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HANOVER, Germany (Reuters) - The German state of Lower Saxony will hold new elections on Oct. 15, after a Greens party member defected to the conservatives on Friday, costing the current Social Democrat-Greens coalition government its one-seat majority, Premier Stephan Weil said.

Weil, a Social Democrat (SPD), told reporters on Monday that was the earliest possible date for state elections and was agreed by the political parties represented in the state legislature in consultation with the state election director.

Bernd Busemann, president of the state legislature, said the earlier date would not have given enough time to send out ballots by mail and could have harmed the chances of smaller parties, who lack the infrastructure of larger parties.

Weil and Chancellor Angela Merkel's conservatives had initially hoped to hold the state election on Sept. 24, the same day as national elections, when polls show Merkel is likely to win a fourth term in office.

Conservatives have called for Weil's resignation after a news report said he had softened an October 2015 speech about Volkswagen AG's actions in the diesel emissions scandal <VOWG_p.DE> at the company's request.

Weil denied the report and said the controversy was clearly politically motivated.

He did not address the issue in Monday's brief news conference.

Hubertus Heil, secretary general of the SPD, said the party continued to support Weil, and said the allegations had been proven to be unfounded.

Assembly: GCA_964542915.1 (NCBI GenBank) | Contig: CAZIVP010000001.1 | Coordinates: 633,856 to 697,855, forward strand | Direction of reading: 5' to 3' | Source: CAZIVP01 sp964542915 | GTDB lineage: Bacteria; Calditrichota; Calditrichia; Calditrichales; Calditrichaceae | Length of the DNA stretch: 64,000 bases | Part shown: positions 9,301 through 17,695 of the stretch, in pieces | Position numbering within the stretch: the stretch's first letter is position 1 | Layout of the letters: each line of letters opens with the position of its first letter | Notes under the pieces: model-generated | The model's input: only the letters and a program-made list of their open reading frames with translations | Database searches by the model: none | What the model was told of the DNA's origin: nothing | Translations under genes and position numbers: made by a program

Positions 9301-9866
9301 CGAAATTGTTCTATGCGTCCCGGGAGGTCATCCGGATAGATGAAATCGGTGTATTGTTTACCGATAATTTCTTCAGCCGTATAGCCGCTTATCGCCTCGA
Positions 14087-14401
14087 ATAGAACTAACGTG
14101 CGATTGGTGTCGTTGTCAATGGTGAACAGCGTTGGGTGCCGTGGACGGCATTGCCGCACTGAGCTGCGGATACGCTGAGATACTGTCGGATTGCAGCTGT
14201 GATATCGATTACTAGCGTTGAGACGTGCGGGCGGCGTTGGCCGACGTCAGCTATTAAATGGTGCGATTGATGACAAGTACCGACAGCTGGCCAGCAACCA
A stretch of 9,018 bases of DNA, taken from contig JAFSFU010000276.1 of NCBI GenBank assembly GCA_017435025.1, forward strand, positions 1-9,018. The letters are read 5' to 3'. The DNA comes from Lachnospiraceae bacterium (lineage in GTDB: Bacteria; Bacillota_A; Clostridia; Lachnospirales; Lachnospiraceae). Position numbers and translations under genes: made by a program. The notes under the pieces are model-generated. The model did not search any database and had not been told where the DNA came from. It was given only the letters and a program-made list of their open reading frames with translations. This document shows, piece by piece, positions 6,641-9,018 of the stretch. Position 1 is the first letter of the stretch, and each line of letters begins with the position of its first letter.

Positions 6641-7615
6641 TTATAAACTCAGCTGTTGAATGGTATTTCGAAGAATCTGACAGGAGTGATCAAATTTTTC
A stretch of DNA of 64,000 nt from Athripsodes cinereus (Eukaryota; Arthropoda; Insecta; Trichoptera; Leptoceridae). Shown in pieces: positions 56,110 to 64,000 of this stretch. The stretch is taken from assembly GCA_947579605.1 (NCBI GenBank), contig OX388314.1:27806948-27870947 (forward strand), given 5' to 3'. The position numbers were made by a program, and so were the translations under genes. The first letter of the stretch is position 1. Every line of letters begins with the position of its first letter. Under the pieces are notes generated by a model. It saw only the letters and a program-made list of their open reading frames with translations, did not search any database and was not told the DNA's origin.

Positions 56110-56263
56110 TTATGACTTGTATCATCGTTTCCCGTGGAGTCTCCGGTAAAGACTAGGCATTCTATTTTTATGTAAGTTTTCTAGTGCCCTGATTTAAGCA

The defection of Elke Twesten to Merkel's Christian Democrats (CDU) marks the latest in a series of setbacks for the centre-left SPD, which is trailing the conservatives by a double-digit score in national polls.

The SPD has already ceded power to the conservatives twice this year in state elections in Schleswig-Holstein and North Rhine-Westphalia. The party is also trailing the CDU in Lower Saxony, a rich agricultural state that also hosts major companies including Volkswagen.

Twesten's unexpected party switch came five months before scheduled elections in the state, leaving the ruling alliance with 68 seats in the 137-seat assembly.

Following this year's regional elections and the Lower Saxony defection, the SPD now heads viable administrations in only two of Germany's 16 federal states: Bremen and Hamburg.

(Reporting by Reuters Television; Writing by Andrea Shalal; Editing by Michelle Martin and Pritha Sarkar)

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